Challenges affecting business education and academic performance in private secondary schools
Before we look at challenges affecting business education, we must first understand what business education is.
Business education is a course that prepares students for entry into and advancement in jobs within business and it is equally important because it prepares students to handle their own business affairs and to function intelligently as consumers and citizens in a business economy. >It is a programme to provide students with information and competences which are needed by all in managing personal business affairs and in using the services of the business.
Business education prepares beneficiaries for gainful employment and sustainable livelihood. It is generally seen as education for and about business. It is an education that provides knowledge and understanding of the economic, financial, marketing, accounting, management system and other branches of business endeavour.
Challenges in business education
1. Inadequacies in the Curriculum Content of Business Education:
Most of the courses do not cover the scope of knowledge and skills required for the effective preparation of business education teachers today.
Highly needed courses are not available in the curriculum. Typewriting, Administrative office management and Transcription are not included in the curricula of some institutions. Such inadequacies in the curriculum could lead to the production of half-baked graduates. That is, they would not acquire the necessary skills for effective performance. Such teachers cannot compete with business education graduates elsewhere.
A probable reason for the above inadequacies may be that business education experts and relevant stakeholders are not often invited to participate during the development of the curriculum.
Today, some ministries handpick people to develop the curriculum for teachers at certain levels. This could generate lots of problems, not only for the institutions, but also for their products.
2. Non Relevance of the Course Content: a business education programme should include courses that would
prepare the student for saleable skills, help them have an understanding of the economic system and how a
It was also to be geared towards helping people to acquire knowledge, and attitude/value that
would enable them function in the world they live. To this end, subjects that would meet the objectives set or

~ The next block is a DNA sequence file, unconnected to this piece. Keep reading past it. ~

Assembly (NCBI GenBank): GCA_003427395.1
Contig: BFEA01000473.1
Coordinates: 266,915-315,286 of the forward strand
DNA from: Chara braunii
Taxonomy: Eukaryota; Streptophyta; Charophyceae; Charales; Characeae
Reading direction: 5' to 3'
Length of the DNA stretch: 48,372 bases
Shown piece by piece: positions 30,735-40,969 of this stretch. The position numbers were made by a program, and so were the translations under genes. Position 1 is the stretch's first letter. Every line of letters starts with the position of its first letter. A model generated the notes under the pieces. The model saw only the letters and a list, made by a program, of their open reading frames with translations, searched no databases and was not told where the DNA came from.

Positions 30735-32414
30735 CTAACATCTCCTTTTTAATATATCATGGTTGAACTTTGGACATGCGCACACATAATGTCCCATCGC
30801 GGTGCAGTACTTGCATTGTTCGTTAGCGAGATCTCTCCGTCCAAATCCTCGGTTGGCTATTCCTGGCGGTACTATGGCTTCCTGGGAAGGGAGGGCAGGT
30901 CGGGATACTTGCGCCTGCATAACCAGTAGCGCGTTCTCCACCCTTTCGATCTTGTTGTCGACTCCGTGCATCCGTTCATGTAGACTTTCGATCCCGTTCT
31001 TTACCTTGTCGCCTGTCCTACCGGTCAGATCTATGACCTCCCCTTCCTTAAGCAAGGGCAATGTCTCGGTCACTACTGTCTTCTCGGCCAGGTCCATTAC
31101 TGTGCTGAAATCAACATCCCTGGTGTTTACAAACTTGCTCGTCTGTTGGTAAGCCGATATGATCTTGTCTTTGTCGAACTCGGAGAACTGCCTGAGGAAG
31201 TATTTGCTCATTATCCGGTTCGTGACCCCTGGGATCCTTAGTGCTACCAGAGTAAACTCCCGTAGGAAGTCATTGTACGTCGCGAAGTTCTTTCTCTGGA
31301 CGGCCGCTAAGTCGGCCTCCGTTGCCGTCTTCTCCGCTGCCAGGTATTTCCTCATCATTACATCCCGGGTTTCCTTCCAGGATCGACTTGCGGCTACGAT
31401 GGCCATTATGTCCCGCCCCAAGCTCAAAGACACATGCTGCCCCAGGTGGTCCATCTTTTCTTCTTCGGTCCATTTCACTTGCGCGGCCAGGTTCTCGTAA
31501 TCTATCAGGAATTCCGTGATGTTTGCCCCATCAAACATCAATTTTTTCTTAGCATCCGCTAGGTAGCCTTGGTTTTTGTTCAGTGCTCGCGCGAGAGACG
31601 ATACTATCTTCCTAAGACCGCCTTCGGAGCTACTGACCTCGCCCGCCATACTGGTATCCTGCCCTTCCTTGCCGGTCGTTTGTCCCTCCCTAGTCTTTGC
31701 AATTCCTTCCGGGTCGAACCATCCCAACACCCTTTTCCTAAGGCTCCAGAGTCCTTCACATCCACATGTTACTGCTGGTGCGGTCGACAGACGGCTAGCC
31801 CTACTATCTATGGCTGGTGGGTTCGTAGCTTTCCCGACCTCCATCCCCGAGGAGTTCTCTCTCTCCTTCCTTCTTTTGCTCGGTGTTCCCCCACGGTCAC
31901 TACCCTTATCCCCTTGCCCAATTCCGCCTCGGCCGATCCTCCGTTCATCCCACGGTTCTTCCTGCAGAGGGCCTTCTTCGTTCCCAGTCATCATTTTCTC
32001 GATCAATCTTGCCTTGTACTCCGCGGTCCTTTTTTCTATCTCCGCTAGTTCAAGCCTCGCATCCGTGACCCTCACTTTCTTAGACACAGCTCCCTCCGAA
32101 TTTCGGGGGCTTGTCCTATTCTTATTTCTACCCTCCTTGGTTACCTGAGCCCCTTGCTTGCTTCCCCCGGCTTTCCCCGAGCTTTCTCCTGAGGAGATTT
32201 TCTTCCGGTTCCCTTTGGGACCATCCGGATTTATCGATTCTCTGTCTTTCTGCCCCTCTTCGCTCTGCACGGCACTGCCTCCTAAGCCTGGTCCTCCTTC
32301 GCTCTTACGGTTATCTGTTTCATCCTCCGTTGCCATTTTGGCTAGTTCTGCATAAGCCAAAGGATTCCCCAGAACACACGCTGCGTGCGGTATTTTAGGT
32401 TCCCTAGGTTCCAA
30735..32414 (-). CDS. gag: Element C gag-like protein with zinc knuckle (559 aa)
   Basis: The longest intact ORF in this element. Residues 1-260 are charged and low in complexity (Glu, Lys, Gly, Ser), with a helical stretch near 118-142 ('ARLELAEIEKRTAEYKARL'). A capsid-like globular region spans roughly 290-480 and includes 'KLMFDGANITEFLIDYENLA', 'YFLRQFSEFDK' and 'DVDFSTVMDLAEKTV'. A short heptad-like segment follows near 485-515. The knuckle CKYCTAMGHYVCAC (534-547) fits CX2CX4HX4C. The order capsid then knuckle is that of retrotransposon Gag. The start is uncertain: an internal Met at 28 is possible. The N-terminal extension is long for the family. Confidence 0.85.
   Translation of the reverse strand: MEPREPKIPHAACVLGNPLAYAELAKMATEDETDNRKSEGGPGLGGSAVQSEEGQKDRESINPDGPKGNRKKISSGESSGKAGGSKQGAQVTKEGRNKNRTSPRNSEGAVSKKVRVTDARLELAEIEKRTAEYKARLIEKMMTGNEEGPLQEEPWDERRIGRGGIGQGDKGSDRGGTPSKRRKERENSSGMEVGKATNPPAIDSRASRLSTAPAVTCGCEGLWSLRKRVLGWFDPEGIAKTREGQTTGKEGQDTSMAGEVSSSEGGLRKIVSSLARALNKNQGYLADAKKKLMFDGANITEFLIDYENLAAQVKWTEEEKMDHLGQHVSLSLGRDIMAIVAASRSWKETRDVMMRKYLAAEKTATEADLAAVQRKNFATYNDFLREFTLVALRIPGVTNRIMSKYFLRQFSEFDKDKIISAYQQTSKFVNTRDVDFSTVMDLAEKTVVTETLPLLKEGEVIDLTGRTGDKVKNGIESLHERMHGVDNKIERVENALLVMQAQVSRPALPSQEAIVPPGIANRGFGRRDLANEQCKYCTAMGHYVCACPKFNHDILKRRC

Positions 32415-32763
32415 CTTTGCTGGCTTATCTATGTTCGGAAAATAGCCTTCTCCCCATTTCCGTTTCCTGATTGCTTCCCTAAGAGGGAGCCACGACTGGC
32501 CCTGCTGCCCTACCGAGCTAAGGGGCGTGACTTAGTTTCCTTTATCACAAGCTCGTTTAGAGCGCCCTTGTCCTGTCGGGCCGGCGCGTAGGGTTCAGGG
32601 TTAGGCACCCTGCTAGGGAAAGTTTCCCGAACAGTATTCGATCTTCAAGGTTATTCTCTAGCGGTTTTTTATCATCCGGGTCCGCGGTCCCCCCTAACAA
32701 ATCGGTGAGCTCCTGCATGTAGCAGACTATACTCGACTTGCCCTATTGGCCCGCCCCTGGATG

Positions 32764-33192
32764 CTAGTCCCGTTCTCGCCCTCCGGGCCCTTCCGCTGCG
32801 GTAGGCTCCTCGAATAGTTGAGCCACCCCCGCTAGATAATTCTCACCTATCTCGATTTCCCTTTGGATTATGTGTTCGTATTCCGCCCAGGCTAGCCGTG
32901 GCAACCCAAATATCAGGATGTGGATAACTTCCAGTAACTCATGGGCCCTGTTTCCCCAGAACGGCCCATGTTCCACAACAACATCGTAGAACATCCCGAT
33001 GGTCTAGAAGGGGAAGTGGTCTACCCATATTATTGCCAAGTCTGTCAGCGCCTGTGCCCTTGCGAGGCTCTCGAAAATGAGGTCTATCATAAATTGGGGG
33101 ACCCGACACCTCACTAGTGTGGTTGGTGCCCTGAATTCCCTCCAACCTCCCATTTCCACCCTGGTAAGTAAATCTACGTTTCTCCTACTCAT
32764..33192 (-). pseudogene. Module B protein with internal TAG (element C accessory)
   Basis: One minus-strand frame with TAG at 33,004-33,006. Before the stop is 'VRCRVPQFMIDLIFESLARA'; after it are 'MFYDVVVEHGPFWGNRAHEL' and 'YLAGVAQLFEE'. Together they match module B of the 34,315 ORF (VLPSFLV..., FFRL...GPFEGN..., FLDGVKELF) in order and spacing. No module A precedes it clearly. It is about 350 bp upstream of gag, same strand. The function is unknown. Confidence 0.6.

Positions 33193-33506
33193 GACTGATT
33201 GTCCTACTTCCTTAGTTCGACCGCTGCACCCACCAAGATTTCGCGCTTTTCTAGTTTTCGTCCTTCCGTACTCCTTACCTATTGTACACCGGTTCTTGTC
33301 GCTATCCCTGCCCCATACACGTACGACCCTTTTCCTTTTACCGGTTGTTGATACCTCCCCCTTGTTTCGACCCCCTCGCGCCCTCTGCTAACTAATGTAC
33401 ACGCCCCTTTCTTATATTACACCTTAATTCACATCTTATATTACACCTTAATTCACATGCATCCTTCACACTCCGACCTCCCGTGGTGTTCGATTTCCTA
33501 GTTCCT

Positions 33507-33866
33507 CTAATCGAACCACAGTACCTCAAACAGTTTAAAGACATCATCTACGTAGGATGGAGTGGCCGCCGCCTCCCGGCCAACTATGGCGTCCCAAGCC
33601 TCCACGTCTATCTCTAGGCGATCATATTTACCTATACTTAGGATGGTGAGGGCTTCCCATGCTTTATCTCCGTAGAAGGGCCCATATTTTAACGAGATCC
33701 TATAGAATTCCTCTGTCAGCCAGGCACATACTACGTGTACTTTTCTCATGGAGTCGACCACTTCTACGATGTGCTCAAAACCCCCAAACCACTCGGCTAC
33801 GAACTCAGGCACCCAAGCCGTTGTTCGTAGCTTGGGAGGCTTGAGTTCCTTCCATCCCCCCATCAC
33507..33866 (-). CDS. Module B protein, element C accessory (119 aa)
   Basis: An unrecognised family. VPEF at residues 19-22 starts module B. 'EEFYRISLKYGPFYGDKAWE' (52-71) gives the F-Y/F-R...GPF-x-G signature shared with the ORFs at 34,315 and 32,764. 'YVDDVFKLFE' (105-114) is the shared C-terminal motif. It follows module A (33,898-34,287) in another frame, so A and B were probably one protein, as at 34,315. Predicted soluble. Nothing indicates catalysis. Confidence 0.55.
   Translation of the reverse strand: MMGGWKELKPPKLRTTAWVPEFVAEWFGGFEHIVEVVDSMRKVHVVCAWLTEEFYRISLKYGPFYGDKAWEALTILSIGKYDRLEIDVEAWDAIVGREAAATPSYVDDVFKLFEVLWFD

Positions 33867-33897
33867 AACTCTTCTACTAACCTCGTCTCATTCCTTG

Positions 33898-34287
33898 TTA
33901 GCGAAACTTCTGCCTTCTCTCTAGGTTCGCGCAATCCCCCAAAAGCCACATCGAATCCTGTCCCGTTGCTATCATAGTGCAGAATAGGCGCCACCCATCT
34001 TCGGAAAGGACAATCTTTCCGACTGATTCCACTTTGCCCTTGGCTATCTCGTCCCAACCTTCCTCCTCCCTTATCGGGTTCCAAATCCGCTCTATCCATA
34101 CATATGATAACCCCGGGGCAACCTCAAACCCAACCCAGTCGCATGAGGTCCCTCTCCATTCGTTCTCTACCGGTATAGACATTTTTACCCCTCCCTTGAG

goals must be in the content of the curriculum.
A good Curriculum should also be geared towards helping the
students to acquire knowledge, attitudes and values that would enable them function efficiently in the world of
work. To this end, subjects that would meet the objectives or set goals must be included in the curriculum. Again
the content of traditional business education curriculum is geared towards the choice of the person at the head. In
this regard therefore, should the curriculum include all the knowledge and skills needed for the programme or
should it include all those needed to be acquired while on the job?
3. Poor Implementation of the Curriculum:
Today the training of business educators tends to deviate from
what is contained in the curriculum:
Industrial training is no longer carried out the way it was originally done.
Should the ITF allow students to look for places to do their industrial attachment or should the college provide
them with establishments for SIWES? This is a critical question for discussion. Should the institutions visit the
students to find out whether they are properly placed or should the students report back to the school on how they were placed.
Another aspect that shows inadequacies is the time allocated to the subjects on the school
In some schools, it is observed that inadequate number of hours allotted
to business education subjects at all levels was considered a major issue that needed proper attention.
Selection of Subjects: at the different levels of education, the selection of subjects to be offered was to a large
extent influenced by the person at the head, the time (space) available on the time-table and the competence of
the teachers available in some cases.
For instance, in most vocational schools, office practice; shorthand;
typewriting; commerce and book-keeping were offered, but a few others offered secretarial studies as a major